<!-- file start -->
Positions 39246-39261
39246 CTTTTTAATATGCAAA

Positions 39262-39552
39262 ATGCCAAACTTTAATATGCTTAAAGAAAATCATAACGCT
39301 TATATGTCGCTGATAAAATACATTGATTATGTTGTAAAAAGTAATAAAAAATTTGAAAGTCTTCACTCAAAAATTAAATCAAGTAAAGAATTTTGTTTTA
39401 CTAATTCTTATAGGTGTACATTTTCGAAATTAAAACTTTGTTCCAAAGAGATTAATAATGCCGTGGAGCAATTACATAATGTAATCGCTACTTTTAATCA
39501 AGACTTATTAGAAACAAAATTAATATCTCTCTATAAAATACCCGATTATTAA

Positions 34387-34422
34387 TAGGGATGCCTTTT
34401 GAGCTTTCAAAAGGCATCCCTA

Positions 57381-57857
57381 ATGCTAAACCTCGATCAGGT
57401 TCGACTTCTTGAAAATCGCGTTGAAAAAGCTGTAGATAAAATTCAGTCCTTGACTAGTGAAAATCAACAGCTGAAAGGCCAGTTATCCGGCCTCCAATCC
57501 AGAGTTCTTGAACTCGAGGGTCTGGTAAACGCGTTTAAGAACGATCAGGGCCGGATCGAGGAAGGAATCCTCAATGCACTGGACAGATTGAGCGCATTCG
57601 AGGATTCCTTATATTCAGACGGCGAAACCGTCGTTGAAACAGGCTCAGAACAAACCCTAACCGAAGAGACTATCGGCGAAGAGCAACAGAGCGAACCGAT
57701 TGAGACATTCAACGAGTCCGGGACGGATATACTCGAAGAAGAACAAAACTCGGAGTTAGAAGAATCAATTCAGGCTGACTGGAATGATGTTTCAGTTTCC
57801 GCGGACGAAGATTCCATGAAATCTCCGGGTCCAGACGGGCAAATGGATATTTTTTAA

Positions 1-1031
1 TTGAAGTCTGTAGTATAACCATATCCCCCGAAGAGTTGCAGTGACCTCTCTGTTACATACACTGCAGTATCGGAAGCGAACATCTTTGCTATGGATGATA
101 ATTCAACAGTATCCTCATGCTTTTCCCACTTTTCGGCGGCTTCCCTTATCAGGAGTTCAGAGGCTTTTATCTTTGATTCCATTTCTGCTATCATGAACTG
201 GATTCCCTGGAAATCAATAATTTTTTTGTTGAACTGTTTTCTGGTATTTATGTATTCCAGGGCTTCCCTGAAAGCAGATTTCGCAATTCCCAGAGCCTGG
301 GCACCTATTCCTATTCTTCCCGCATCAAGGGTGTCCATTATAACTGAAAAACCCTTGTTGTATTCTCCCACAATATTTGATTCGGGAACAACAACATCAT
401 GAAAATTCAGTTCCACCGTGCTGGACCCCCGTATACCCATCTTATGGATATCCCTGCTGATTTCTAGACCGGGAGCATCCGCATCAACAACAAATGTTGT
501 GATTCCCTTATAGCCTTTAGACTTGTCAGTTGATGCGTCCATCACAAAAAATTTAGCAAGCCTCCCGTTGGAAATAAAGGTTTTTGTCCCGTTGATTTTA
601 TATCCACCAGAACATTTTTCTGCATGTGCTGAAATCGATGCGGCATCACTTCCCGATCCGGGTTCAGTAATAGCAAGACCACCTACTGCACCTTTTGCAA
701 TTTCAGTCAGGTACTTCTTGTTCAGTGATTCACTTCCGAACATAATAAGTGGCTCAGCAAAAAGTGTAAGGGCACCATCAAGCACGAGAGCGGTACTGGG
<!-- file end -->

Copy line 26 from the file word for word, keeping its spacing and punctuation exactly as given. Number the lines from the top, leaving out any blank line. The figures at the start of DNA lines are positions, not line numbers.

701 TTTCAGTCAGGTACTTCTTGTTCAGTGATTCACTTCCGAACATAATAAGTGGCTCAGCAAAAAGTGTAAGGGCACCATCAAGCACGAGAGCGGTACTGGG